3If thou, LORD, shouldest mark iniquities, O Lord, who shall stand?
4But there is forgiveness with thee, that thou mayest be feared.
5I wait for the LORD, my soul doth wait, and in his word do I hope.
6My soul waiteth for the Lord more than they that watch for the morning: I say, more than they that watch for the morning.
7Let Israel hope in the LORD: for with the LORD there is mercy, and with him is plenteous redemption.
8And he shall redeem Israel from all his iniquities.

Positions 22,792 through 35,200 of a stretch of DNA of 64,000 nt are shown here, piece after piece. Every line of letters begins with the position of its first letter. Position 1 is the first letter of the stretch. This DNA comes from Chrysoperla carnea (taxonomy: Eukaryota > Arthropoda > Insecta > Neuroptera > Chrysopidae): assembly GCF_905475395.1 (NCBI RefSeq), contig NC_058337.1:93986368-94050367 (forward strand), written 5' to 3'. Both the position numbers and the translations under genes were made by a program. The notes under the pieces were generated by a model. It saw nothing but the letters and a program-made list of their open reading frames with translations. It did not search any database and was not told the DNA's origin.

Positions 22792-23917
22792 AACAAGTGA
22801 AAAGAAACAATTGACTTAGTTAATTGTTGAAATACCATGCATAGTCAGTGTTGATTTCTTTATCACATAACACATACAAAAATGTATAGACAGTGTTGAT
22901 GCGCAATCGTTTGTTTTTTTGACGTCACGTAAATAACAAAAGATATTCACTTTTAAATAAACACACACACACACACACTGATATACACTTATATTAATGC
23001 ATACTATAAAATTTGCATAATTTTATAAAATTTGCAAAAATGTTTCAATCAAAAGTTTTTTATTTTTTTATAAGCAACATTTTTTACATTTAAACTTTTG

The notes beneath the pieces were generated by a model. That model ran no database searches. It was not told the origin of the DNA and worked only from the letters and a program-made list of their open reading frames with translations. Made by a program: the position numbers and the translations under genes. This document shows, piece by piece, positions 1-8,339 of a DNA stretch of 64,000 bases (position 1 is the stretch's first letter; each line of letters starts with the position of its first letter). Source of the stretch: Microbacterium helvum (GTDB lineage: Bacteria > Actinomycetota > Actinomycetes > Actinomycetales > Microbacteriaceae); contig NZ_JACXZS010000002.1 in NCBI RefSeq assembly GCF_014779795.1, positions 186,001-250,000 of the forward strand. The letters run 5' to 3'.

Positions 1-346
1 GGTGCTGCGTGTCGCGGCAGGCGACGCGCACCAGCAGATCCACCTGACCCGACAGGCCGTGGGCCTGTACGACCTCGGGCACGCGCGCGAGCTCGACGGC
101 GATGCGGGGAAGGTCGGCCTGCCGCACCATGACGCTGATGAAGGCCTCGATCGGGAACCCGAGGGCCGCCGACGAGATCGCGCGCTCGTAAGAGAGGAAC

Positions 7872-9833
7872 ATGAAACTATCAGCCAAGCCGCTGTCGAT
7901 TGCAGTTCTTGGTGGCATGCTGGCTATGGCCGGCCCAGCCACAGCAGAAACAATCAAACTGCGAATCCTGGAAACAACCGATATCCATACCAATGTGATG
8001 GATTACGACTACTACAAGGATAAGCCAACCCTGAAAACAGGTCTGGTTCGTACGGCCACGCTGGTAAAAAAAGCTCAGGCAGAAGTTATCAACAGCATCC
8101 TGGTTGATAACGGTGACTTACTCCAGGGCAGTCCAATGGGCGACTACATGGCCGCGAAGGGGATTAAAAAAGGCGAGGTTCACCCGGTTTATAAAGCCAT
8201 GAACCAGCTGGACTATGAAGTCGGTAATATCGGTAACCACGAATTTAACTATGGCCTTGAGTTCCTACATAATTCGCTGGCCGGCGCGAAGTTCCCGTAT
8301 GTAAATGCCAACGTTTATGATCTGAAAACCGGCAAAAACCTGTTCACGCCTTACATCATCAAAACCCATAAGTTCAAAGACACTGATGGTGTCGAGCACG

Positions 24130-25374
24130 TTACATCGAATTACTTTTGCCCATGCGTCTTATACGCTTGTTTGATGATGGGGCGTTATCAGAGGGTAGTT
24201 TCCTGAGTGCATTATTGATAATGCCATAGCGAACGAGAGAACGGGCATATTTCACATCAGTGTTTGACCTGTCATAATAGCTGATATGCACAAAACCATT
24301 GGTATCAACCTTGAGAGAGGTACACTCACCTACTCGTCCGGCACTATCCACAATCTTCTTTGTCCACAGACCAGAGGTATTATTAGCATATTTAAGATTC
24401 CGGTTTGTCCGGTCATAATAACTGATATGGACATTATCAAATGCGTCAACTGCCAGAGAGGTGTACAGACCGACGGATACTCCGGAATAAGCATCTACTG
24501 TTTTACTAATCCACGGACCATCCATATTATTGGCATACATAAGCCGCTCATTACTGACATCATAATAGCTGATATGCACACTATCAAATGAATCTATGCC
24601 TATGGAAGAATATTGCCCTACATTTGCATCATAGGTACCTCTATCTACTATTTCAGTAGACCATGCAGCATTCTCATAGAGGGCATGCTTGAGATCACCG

Surely, here is the “gospel” in the Old Testament. The Psalmist cries “out of the depths,” as if drowning in an ocean with no one to help. But his cry is to the Lord [יְהוָֽה], who alone can rescue him. In the second verse, the addressee shifts from ‘the LORD’ [יְהוָֽה] to ‘the Lord’ [אֲדֹנָי֮]. He begs the Lord to listen to, “to hear” [cf. Deut 6:4] his cry. He reiterates this in the parallel line (2b), using anthropomorphic language, asking God not to “ignore” or “overlook” him. In verse 2, which anticipates the confession of sin in the following verse, I can’t but wonder if there is, in beseeching the Lord to hear, a faint echo of his own neglected duty in hearing the Lord’s law that led to the sin in the first place. God must hear us because we failed to hear him in the first place.1 But here the hearing is more than a mere acknowledgment of the prayer that has been made, but a request that God would answer it.